Saturday, February 26, 2005


In search of a ship's identity

By Christopher D. Roberson
February 23, 2005

Paul F. McCarthy stands on what is
believed to be the wreck of the "Emma"
on Damon's Point.
(Photo by Paul F. McCarthy)

While the identity of a wooden barge abandoned in the North River almost 90 years ago may never be known for sure, Marshfield resident Paul F. McCarthy is pretty sure he knows the vessel's name.

McCarthy, an amateur marine archaeologist, told a crowd of about 50 people at the South Shore Natural Science Center recently that the ship is likely the "Emma."

McCarthy discovered the wreck three years ago near Damon's Point, and thought it was an old wharf. Curiosity gave way when he learned that it was the outline of an old commercial sailing vessel.

His search for the vessel's identity, led McCarthy to question local residents, harbormasters, and wreck divers for any information they may have had concerning the ship. Preliminary indications were that the ship could have been a gundalow, a rum runner, a sub chaser, or a barge.

During his quest, McCarthy discovered a 1972 article published in the Marshfield Mariner describing an old sailing vessel which had been towed onto a mussel bed in the North River and burned to the waterline on the Fourth of July, 1915. In addition, he found the stump of a mast with burn marks still visible.

He said that the stump measured 23 inches across and originally held a 90-foot mast. After further study, McCarthy found that in 1960, the Town of Marshfield voted to remove the wreck. The vote was later overturned by the state and recorded as a protected site.

"One hundred years from now, this will be an artifact of great importance to people," he said.

Built in 1882 at the D. Brewer Shipyard in Portland, Maine, the "Emma" was constructed as a three-mast schooner before being rigged as a sloop barge in 1900. With a crew of three, the vessel was used for the local transportation of coal.

According to McCarthy, the ship, in its original state, measured 127 feet long by 31 feet abeam.

"I was very impressed with the size," he said.

After being towed into the North River in 1912 and abandoned, the barge was burned during the summer of 1915.

McCarthy, a Marshfield resident of 33 years, explained that it was a New England tradition to burn old hulks on the Fourth of July.

"These things would burn for a week if it didn't rain," he said.

However, three years passed before a wreck report was filed with the Collector of Customs for the Port of Boston.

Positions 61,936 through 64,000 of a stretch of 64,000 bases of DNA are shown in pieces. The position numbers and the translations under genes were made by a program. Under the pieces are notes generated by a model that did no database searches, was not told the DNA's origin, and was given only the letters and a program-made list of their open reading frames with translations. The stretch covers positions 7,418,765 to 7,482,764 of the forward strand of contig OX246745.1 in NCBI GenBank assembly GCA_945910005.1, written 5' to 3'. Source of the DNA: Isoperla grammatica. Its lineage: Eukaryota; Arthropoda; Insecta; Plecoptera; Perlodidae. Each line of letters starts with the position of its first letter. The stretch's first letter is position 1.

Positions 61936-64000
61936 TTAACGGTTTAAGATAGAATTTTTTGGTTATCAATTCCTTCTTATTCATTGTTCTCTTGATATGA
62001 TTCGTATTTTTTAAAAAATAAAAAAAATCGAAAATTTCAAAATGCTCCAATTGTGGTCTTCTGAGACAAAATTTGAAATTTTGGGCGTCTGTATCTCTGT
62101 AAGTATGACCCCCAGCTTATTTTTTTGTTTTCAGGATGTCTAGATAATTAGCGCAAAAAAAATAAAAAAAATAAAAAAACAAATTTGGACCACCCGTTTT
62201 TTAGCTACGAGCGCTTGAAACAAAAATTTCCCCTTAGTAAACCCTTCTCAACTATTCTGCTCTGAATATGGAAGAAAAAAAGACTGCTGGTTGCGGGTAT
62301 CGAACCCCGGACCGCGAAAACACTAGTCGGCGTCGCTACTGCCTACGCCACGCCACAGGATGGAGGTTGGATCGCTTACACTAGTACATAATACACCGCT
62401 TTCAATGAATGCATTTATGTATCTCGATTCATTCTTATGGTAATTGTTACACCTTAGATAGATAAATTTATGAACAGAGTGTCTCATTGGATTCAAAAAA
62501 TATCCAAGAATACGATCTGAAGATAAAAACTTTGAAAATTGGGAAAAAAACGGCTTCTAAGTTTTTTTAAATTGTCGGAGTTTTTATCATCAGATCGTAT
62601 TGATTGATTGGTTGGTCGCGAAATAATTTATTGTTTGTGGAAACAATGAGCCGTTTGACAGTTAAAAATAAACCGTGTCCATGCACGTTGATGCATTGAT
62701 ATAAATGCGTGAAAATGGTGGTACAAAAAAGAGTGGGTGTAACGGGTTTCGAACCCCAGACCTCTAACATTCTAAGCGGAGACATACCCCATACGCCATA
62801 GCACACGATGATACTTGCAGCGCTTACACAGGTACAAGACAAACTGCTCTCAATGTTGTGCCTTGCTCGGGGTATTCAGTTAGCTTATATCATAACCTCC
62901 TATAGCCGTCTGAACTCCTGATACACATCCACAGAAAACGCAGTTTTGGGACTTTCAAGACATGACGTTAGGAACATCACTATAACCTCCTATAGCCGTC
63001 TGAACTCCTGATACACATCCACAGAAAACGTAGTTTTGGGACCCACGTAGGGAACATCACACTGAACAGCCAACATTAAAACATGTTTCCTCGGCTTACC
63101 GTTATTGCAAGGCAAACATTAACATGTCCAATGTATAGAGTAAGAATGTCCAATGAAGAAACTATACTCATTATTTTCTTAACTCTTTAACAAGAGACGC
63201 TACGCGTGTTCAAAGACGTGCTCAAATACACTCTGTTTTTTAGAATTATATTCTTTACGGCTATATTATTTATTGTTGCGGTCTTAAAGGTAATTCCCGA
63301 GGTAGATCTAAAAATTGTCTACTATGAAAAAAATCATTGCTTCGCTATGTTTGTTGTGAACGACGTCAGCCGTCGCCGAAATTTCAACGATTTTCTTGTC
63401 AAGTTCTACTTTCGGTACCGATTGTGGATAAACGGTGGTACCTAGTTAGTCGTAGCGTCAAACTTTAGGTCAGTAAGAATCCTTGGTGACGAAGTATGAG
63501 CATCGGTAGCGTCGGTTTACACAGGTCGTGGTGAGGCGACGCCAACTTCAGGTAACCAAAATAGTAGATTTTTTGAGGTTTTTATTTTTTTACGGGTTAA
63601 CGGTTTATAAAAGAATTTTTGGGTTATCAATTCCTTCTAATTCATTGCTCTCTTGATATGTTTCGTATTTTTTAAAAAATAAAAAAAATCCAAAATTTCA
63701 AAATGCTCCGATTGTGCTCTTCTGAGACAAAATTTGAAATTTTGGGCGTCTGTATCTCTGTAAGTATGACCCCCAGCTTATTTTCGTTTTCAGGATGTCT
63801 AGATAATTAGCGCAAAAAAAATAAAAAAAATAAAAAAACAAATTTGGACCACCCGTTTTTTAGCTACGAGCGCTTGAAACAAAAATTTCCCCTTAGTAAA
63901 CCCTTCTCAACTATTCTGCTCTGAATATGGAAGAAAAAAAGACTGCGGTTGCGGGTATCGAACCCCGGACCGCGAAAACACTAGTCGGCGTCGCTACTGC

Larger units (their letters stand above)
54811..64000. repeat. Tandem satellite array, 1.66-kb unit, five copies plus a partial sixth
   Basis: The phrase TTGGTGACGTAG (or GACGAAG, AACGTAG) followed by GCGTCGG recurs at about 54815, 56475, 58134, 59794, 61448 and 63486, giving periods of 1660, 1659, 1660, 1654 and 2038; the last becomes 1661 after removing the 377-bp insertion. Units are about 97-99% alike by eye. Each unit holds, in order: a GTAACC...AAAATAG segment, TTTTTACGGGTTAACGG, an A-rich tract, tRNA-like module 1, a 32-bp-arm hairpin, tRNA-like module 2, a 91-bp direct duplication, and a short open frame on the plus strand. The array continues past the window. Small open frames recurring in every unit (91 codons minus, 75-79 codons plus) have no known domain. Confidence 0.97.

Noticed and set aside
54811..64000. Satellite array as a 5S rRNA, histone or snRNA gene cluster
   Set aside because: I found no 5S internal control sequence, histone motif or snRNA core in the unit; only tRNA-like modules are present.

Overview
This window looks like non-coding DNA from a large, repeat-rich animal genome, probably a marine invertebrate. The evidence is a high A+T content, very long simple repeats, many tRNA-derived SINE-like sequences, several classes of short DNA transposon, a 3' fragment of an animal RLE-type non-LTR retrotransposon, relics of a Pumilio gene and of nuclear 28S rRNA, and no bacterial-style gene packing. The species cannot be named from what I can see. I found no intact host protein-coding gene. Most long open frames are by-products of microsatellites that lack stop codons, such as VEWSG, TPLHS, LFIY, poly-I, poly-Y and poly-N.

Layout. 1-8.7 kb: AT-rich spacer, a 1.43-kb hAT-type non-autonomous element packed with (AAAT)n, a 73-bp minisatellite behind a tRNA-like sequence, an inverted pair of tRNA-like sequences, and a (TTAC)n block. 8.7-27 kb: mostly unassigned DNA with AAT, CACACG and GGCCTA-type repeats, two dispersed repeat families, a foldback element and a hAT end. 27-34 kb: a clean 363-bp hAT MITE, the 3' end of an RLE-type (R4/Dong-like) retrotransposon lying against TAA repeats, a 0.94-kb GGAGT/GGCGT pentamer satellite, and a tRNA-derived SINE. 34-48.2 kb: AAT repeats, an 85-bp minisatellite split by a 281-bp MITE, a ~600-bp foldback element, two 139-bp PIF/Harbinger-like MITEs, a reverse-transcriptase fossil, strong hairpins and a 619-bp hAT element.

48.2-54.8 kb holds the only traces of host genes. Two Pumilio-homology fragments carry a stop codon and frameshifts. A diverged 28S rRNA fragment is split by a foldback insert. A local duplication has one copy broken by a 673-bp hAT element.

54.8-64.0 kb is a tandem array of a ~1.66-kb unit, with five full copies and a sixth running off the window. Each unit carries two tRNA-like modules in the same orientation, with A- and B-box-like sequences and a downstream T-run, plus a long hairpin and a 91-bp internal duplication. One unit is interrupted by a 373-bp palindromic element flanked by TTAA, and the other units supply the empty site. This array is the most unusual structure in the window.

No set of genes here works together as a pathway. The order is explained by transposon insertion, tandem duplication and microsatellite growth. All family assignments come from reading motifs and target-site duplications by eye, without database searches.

McCarthy said that by law, all wrecks had to be reported to the state. Records indicated that the "Emma" was the only American wooden barge burned between 1912 and 1918, hence McCarthy's reason to suspect it.

In a postcard of Boston Sand and Gravel in Scituate, a barge can be seen in the background resting in the North River. McCarthy said the photograph was taken between 1912 and 1915.

"To break up a ship like that, you'd have to do it by hand," he said. "It's a massive job."

McCarthy added that the location of wreck, off Damon's Point in Marshfield, rests on the Marshfield/Scituate line. He said that the location was favorable as there was minimal activity on the river at that time.

"When you're looking for a wreck, it doesn't look like much," he said of the vessel, which is buried in 20 feet of mud. An oval-shaped series of planks, replaced now by dry-rotted stumps, are all that is visible.

"This thing was pretty well covered up," said McCarthy.

With the assistance of a few friends, he was able to take a number of measurements on the wreck. However, excavating the vessel proved to be difficult as well.

"The mud is like wet cement," he added.

During the Feb. 9 presentation at the science center, McCarthy also displayed a number of slides of old New England shipyards.

"This was a labor-intensive, low-paying occupation," he said of the shipbuilding trade. Workers were allowed three shots of rum each day for the aches and pains that accompanied such a physical job. Oak was brought in from Maine and the southern states to construct the ships while yellow pine was used for decking.

According to McCarthy, six months was required to build each ship. Noting the skilled craftsmanship, he said that the keel of each vessel was held together by copper and bronze, which would not be harmed by the ocean. "These wooden boats were subjected to incredible stresses in the water," he said. In terms of size, McCarthy added that the hulks of the decommissioned schooners would fill with water as the tide went in and out providing children with an ideal swimming area.

In addition to the Emma, other ships of the time included the Cora F. Cressy of Percy & Small Yards in Bath, Maine, the Luther Little of the Read Brothers Company in Somerset, and the Hesper of Crowninshild Shipbuilding in South Somerset.

To aid in his on-going search, McCarthy asked the crowd of more than 50 for any information or photographs pertaining to the wreck. Although the search has been a tedious process littered with dead ends, McCarthy still incorporated a fair amount of humor into his presentation.

"There's probably a good size anchor out there if anyone wants to go get it," he joked.

The slide show and presentation is part of the ongoing series sponsored by the North and South Rivers Watershed

Association, the South Shore Natural Science Center, and Mass. Audubon. Lectures will be held at the science center every Wednesday evening through March 30. Upcoming lectures include "Controlling The Canada Geese," "A Closer Look At Nature," "Reinterpreting The Life of Joshua James," and "The Invasive Plant Crisis In New England."

Anyone with additional information or photographs pertaining to this wreck are asked to contact McCarthy at (781) 834-7863.


Comments: Post a Comment

<< Home

This page is powered by Blogger. Isn't yours?